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/* Function: do_server() - write data to stdout
void do_server(int fd)
    char buf[BUFS];
    int r;
    int read_bytes(int, char *, int);

    while((r = read_bytes(fd, buf, 1)) > 0)
        write(1, buf, r);

How can I make here that another function called write_line is executed at the same time to write the received data in a TXT? please help.

What I have tried:

How can I make here that another function called write_line is executed at the same time to write the received data in a TXT? please help.
Updated 8-May-23 13:56pm
Richard MacCutchan 2-May-23 8:24am    
Instead of reading the bytes one at a time, try reading as many as will fit in the buffer. You can then write the complete set to your output file. And unless the input has some way of identifying the end of each line, you should just write the data as is.

What you have reads one byte at a time and writes it to file descriptor 1. You need to assemble a line of text in another buffer and then call write_line with it. The code you have will probably work OK for output but you might have to add newline characters to get line breaks in your output.
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Member 15992924 1-May-23 13:23pm    
Thanks for your help. I have another part that is the write, but I don't know how to put it. Sorry for being so nobs. That is why I ask for help to see what I have to put at this point so that at the same time that it writes the data to the console, it writes it to a file.
The line breaks are not a problem but I don't know how to do this part that you commented on in the code. Thank you
If you really mean concurrent in the sense of parallel, this would be possible with threads.
Since the buffer is then a critical resource, it is necessary to synchronize here.

Rick's suggestion to first fill the array buf[] until buf[] is full or the read is canceled seems to be the much easier way without these problems.

Instead of while you could write something like this:
int i, r=1;
for(i=0; (i < sizeof(buf)) && (r >0); i++) 
    r = read_bytes(fd, &buf[i], 1));
write(stdout, buf, i);
write_line(fdout, buf i);

1. I would recommend not to hardcode the first parameter 1 in write, but to write stdout instead
2. Writing single bytes is very unperformant. Shouting multiple bytes would be better.
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Member 15992924 2-May-23 13:57pm    
I have done what you told me and now I do not see the data that arrives in the shell and the file that I have put in the write_line creates a .txt and it does not leave me anything it does not write to me, I have two function options write_line I leave them to you here for you to see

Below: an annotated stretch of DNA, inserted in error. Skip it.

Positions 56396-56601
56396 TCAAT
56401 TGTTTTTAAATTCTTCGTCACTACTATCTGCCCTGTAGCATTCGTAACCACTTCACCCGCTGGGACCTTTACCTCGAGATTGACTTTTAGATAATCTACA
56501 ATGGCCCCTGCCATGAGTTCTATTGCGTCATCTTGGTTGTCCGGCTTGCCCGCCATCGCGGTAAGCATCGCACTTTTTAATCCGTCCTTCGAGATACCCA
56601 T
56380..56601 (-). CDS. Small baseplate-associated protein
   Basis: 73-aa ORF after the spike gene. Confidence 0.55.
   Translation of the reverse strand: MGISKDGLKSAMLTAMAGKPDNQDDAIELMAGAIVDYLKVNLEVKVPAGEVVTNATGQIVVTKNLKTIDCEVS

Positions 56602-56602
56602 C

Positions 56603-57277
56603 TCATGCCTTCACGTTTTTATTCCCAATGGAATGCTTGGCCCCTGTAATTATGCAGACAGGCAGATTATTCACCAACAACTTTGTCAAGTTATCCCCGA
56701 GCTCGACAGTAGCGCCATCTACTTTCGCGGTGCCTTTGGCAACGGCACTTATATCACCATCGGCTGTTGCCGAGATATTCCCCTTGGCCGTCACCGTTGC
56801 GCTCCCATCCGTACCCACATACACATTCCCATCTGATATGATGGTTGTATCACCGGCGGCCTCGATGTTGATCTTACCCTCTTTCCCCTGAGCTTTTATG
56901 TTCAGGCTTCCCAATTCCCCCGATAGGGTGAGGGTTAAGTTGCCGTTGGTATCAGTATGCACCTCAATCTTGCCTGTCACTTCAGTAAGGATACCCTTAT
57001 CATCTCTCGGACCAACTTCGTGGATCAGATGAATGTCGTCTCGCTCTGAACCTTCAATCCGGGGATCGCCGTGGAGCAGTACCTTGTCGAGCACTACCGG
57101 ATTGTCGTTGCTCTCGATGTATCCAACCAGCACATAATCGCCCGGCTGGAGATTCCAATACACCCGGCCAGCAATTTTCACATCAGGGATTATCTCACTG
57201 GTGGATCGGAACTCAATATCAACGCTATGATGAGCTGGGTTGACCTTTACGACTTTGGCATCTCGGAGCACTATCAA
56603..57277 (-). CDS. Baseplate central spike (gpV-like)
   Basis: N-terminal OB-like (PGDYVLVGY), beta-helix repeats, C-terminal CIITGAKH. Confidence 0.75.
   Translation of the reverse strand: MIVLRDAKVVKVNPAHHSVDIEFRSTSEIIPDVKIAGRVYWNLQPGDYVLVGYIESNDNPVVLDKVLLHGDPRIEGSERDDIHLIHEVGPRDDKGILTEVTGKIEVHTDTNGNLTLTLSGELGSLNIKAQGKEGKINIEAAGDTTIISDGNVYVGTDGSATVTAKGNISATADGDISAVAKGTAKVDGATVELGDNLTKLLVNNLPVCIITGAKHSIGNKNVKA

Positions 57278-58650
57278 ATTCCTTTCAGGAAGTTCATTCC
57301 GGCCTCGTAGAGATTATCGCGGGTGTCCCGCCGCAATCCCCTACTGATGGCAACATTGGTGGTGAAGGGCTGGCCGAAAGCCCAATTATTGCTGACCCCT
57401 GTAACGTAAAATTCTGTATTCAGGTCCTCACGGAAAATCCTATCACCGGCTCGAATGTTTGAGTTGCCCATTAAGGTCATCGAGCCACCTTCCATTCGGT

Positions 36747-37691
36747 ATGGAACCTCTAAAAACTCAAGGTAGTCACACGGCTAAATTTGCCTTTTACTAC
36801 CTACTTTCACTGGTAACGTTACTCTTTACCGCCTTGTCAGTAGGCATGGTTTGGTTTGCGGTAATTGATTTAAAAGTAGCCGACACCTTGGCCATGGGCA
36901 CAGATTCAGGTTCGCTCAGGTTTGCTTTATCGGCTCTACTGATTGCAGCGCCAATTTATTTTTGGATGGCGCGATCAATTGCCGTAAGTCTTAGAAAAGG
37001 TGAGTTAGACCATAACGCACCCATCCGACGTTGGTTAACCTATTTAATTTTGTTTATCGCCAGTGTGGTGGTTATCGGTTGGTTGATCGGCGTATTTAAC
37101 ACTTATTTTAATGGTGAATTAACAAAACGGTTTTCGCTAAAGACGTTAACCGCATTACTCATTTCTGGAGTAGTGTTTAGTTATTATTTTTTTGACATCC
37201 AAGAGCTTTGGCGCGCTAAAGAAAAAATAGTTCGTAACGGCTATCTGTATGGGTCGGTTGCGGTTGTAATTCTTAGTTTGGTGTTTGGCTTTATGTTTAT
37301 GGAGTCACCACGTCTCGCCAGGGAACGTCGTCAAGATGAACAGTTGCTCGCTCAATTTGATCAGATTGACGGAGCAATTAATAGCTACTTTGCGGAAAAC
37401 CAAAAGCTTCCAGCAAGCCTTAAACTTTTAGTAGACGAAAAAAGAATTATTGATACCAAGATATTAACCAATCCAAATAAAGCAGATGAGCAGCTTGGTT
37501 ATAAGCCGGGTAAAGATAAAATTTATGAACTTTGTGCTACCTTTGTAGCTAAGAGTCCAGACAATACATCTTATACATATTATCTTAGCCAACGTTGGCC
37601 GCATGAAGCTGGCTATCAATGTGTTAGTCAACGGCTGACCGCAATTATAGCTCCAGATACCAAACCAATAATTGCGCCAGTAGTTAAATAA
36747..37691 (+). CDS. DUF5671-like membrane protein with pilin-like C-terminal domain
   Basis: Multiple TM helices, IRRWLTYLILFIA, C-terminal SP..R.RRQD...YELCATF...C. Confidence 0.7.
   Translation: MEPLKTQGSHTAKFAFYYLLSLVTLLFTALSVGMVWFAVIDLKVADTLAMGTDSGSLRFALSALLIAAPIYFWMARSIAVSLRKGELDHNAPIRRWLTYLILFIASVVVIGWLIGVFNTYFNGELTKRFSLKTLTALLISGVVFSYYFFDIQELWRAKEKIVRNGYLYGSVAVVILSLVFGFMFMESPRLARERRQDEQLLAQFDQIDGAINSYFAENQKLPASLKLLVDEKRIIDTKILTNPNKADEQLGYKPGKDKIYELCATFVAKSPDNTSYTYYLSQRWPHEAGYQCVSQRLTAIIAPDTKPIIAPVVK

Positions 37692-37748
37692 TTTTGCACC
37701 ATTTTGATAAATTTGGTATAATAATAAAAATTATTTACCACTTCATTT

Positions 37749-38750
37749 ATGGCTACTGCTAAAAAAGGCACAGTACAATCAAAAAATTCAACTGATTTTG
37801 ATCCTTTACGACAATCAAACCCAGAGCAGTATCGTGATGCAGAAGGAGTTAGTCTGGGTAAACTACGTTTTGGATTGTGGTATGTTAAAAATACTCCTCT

Thanks for your help.

/*int write_line(char string[MAX_LENGTH])

FILE *fp;

fp = fopen("./vdn.log", "a+");
fwrite(string, sizeof ( char ), strlen(string), fp);
return 0;
int write_line(char string[MAX_LENGTH]){
FILE *fp;

char* array = strdup(string);
char* filename="vdn.txt";
char* dir=get_current_dir_name();

char fullpath[MAX_LENGTH];

strcat(fullpath, dir);
strcat(fullpath, "/");
strcat(fullpath, filename);
    fp=fopen(fullpath, "a");

        return -1 ;

    int i;

    for (i=0; i
Member 15992924 22-Jun-23 6:06am    

After putting this function to parse the socket information I encounter a problem, the data that the tcp socket client sends me I see that it takes a long time to arrive because it has to fill the buffer before sending me the data.

Can this not be removed so that it does not have to look at the buffer to complete the sending of data?

I have this Bug now in the application, the other end that sends me the data by TCP Socket has a sending every 10 seconds, and I see that it does not take until almost 1 minute to get the data because it establishes a connection and after 10 seconds is when it sends the data. data

Any idea how to fix this in this function?

Thanks in advance.

int i, r=1;
for(i=0; (i < sizeof(buf)) && (r >0); i++)
r = read_bytes(fd, &buf[i], 1));

write(stdout, buf, i);
write_line(fdout, buf i);
merano99 22-Jun-23 13:25pm    
If I understand it correctly, it is sent every 10 sec, but the connection setup as well as receiving the data takes almost 1 minute?

If you can not send and receive at least so fast that the data can be processed, it comes to data congestion.

I would copy the incoming packets to larger packets and send them only from a minimum size.

If this is not possible you have to work asynchronous and parallel (multithreaded). What kind of data is this?
Some questions run through my head: Do the data packets contain a date or a numbering? Is the order, as well as the runtime critical?

Note: 1 minute is an eternity in the IT world. Is there no way to speed it up?

Using mutltithreading under Linux with C would amount to thread generation (possibly Posix library) as well as synchronization with mutexes.

Is it possible that the very long time when filling the buffer only occurs because a timeout is waited for here?

Here a solution would be to work with a fixed packet length and not to wait until nothing more is received.
It would also help if the total packet length was included in the first received bytes.

It would be useful to add all helpful information to your problem above in the original question, so it can be found by all. Alternatively, create a new question with all the parameters.
Member 15992924 22-Jun-23 13:59pm    
thank for answer i here other answer with more datas and problem.
As you've mentioned '...the shell...' , I presume you're on a linux/unix platform.
Why not pipe the output to a file using the tee command?
This means you Won't need to change your existing code if its already sending output to stdout.

myprogram | tee somefile

myprogram | tee somefile someOtherFile # write to multiple files

myprogram | tee -a somefile  #append to somefile
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